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What can tenants do when their landlord is facing foreclosure?

Category: Maryland Landlord/Tenant
November 9, 2017

When a landlord defaults on their mortgage or deed of trust, the lender may initiate foreclosure proceedings and the tenant, faces the possibility of being forced out of the property. It is important for renters to know and understand their rights in such a situation.

Tenant rights during landlord foreclosure

Until the foreclosure proceedings are fully concluded, the landlord still owns the property. Therefore, a tenant must continue to pay rent to the landlord. If the tenant stops paying rent while the foreclosure proceedings are ongoing, the landlord can evict the tenant.

Under the Protecting Tenants at Foreclosure Act and Maryland State law, three separate notices concerning the foreclosure must be sent to the tenant. The first notice is sent by the foreclosing party contemporaneously with the filing of the complaint to foreclose and alerts the tenant of the foreclosure. The second notice is sent by the foreclosing party between 10-30 days before the foreclosure sale date and informs the tenant of the date, time, and place of the sale. The final notice is sent by the party that purchased the property at the foreclosure sale and who now owns the property. The final notice provides the tenant with information on the sale and contact information for the new owner.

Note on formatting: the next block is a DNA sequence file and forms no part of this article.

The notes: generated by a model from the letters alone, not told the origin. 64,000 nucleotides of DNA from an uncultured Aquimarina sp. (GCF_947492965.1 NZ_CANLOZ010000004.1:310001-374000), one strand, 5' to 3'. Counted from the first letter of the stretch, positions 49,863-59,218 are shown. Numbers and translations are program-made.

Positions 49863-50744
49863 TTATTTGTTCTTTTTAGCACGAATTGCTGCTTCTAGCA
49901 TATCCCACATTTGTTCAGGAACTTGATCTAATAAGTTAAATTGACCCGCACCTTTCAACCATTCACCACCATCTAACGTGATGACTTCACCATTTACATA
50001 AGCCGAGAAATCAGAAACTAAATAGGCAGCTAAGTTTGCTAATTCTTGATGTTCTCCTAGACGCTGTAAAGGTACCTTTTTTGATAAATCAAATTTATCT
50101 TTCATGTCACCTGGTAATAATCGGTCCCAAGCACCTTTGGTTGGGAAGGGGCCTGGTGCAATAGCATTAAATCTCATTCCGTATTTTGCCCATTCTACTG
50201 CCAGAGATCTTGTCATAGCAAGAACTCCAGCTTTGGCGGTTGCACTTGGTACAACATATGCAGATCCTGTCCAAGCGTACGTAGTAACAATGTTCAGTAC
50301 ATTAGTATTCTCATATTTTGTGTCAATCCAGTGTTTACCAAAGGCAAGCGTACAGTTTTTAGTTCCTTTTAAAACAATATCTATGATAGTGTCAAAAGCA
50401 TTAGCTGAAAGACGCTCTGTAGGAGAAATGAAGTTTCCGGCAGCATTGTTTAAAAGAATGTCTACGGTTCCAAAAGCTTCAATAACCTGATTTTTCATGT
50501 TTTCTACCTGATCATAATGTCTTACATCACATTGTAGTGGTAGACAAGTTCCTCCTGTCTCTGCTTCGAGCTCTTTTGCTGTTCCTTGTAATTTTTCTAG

In general, the new owner must allow the tenant to remain in the property until the lease expires. If the lease is month-to-month, the new owner must allow the tenant to remain in the property for 90 days. Once the tenant’s current lease expires, the new owner may consider creating a new lease with the tenant; however, the new lease is not required to contain the same terms as the previous lease.

If the new owner will occupy the property, the tenant must be given 90 days written notice. If the new owner wants to avoid the eviction process, they may offer the tenants a “cash-for-keys” deal. In these deals, the new owner typically pays the tenant a lump sum to move out of the property before the end of the lease. As part of these deals, tenants are often required to waive any rights they have against the new or prior owner.

Schedule a landlord/tenant consultation

Attorney Ryan D. Lewis offers legal services for real property tax liens, foreclosures, landlord/tenant disputes, and other real estate property law issues.

Mr. Lewis has been actively involved in servicing thousands of real property tax liens. The wide-ranging real estate and litigation experience of Mr. Lewis allows him to identify and adapt foreclosure methods in order to guide the redemption process and minimize client risk. When a lien fails to redeem, Mr. Lewis is able to leverage his knowledge and skills in order to maximize asset protection and increase his client’s wealth.

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